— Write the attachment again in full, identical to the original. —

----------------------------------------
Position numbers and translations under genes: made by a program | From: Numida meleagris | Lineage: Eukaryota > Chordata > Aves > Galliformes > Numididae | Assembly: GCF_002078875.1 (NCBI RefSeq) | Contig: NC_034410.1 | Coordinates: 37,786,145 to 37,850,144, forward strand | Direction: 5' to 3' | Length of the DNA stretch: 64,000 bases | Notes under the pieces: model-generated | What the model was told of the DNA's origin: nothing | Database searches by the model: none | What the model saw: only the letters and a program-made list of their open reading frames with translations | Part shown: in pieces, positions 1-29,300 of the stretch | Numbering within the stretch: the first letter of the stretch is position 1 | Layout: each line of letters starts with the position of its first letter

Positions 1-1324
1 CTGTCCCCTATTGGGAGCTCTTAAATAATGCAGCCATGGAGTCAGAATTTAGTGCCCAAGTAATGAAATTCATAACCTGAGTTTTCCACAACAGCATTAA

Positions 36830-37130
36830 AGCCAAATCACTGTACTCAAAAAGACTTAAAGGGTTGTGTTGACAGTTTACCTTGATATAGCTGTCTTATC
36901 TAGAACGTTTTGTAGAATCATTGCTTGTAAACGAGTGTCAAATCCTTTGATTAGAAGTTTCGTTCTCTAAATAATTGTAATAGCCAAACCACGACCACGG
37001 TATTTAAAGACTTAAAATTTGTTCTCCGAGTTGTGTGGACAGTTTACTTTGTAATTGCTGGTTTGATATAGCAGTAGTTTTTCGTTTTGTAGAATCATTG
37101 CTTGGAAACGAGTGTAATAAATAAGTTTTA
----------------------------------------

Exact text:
Position numbers and translations under genes: made by a program | From: Numida meleagris | Lineage: Eukaryota > Chordata > Aves > Galliformes > Numididae | Assembly: GCF_002078875.1 (NCBI RefSeq) | Contig: NC_034410.1 | Coordinates: 37,786,145 to 37,850,144, forward strand | Direction: 5' to 3' | Length of the DNA stretch: 64,000 bases | Notes under the pieces: model-generated | What the model was told of the DNA's origin: nothing | Database searches by the model: none | What the model saw: only the letters and a program-made list of their open reading frames with translations | Part shown: in pieces, positions 1-29,300 of the stretch | Numbering within the stretch: the first letter of the stretch is position 1 | Layout: each line of letters starts with the position of its first letter

Positions 1-1324
1 CTGTCCCCTATTGGGAGCTCTTAAATAATGCAGCCATGGAGTCAGAATTTAGTGCCCAAGTAATGAAATTCATAACCTGAGTTTTCCACAACAGCATTAA

Positions 36830-37130
36830 AGCCAAATCACTGTACTCAAAAAGACTTAAAGGGTTGTGTTGACAGTTTACCTTGATATAGCTGTCTTATC
36901 TAGAACGTTTTGTAGAATCATTGCTTGTAAACGAGTGTCAAATCCTTTGATTAGAAGTTTCGTTCTCTAAATAATTGTAATAGCCAAACCACGACCACGG
37001 TATTTAAAGACTTAAAATTTGTTCTCCGAGTTGTGTGGACAGTTTACTTTGTAATTGCTGGTTTGATATAGCAGTAGTTTTTCGTTTTGTAGAATCATTG
37101 CTTGGAAACGAGTGTAATAAATAAGTTTTA